Cultural history of the Tatra Mountains – dragon bones, treasure hunters and sanatoria

The High Tatras are an Alpine holiday place that can be reached with a half-day journey from Budapest. They provide hiking and mountain climbing opportunities, fascinating peaks and clear fresh air. Tourism appeared in the 1820s at the feet of the Tatras, and splendid hotels of the Monarchy were built soon. Our virtual exhibition reveals how the common history of the massif and the people developed during the past couple of centuries.

From chamois hunters to rectors of Késmárk

The first conquerors of the Tatras were mountain shepherds and chamois hunters, but the exact date when the first men reached the peaks cannot be told due to lack of records. The first tourists, whose names are known, were Constable Jeromos Lászky and his wife Beáta Lászky, who visited the valley of Green Lake with their escorts in the first half of the 16th century. According to certain sources, only Beáta was the explorer, which evoked her husband’s anger and punishment.


Soon afterwards, the teachers and students of the lyceum of Késmárk beat the path literally for the subsequent tourists. School rector Dávid Frölich was the first to document his three-day tour to the Késmárk peak in the middle of the 17th century. Frölich was a geographer, an astronomer, an ‘imperial and royal mathematician’ and a scientist who was before his period. It was Petrarch, who inspired him to conquer the mountain, by writing his own trip to Mont Ventoux as an experience of enlightenment.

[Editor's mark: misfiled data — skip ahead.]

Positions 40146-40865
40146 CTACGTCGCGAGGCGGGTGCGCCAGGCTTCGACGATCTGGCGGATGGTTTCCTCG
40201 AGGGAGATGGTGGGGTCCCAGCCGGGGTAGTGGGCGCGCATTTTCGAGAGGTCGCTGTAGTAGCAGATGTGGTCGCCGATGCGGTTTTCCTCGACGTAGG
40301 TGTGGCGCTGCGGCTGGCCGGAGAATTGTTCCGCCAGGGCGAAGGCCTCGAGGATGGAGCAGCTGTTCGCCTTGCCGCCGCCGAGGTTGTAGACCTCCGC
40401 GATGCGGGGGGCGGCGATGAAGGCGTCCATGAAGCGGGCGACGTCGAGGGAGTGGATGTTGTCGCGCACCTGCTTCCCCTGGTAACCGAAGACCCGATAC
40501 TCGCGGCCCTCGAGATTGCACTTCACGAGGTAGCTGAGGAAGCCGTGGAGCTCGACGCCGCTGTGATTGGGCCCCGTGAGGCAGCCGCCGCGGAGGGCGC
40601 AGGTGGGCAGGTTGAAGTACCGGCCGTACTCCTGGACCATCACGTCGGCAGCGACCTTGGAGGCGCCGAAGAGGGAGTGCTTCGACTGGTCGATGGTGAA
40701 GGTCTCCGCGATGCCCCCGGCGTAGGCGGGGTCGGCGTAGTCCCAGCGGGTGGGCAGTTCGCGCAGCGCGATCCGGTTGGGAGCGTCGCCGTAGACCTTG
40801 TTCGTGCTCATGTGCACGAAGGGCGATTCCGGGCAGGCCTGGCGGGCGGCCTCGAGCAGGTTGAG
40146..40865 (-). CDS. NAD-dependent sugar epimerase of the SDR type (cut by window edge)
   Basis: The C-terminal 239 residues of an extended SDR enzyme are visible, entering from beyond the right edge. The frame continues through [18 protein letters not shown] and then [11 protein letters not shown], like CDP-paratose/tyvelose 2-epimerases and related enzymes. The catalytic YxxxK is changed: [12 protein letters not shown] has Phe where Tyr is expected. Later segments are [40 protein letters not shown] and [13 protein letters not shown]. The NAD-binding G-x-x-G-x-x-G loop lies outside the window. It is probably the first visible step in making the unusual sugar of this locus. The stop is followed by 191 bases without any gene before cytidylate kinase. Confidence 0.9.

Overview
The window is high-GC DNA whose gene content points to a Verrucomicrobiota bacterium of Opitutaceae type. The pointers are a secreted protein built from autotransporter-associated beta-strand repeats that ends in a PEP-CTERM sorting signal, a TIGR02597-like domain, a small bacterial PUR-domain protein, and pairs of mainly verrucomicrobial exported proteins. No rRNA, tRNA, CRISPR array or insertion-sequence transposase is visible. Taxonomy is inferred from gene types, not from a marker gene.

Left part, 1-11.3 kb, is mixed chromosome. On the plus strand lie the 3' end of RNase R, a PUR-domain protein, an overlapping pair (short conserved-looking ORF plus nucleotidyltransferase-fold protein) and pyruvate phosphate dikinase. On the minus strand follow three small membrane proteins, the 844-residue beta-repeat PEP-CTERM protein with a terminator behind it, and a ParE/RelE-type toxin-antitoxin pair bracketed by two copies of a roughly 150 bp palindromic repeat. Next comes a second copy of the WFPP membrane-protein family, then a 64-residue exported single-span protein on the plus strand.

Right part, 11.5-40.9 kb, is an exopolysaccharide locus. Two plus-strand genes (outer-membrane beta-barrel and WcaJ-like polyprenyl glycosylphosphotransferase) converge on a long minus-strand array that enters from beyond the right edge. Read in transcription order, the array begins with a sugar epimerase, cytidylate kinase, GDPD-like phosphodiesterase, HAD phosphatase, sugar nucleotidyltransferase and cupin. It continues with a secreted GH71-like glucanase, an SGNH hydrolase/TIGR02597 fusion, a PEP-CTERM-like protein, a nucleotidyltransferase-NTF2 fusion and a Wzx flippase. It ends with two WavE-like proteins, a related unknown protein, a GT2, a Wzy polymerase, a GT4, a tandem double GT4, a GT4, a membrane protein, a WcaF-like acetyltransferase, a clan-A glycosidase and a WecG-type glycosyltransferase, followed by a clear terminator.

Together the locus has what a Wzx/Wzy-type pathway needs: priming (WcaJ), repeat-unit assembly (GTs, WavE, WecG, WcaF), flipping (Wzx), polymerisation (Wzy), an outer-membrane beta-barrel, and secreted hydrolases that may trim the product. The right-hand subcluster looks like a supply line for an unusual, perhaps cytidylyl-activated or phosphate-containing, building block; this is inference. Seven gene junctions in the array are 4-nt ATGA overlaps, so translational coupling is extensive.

We ought to be grateful to the family Buchholtz as well: György Buchholtz senior, Lutheran pastor of Késmárk, was an early connoisseur of the Tatras. His sons also learnt the love of nature and the mountains: the excellent litterateur and natural scientist György Buchholtz junior organised excursions into the Tatras and he was making assays. He already named several peaks on a panorama map made in the beginning of the 18th century. He dealt with botany, mineralogy and speleology, and what is more, he even found ‘dragon bones’ in a cave, which entered the history of palaeontology as a cave bear later.

The other Buchholtz son Jakab became a master furrier and a big fan of nature: he roamed the majority of the Tatras and got hold of a huge collection of minerals; so Vienna entrusted him with questing after ore mines. Treasure hunters and adventurers roaming the countryside was a typical phenomenon during the 18th century, because they supposed that the mysterious peaks hide precious metals. Sometimes they were right, because gold has been quarried in the side of Kriván (Kriváň) since the era of King Matthias.

From hunt balls to grand hotels

By the end of the century, tourism started developing: directly from hunters’ lodges. For example, from Count István Csáky’s villa in Ótátrafüred (Starý Smokovec) built in 1793. The Count loved staying here and was glad to host the nobility who visited him. They often went on excursions in the mountains together. Later on, a bathing-resort was built on the guesthouse exploiting the sour spring-water.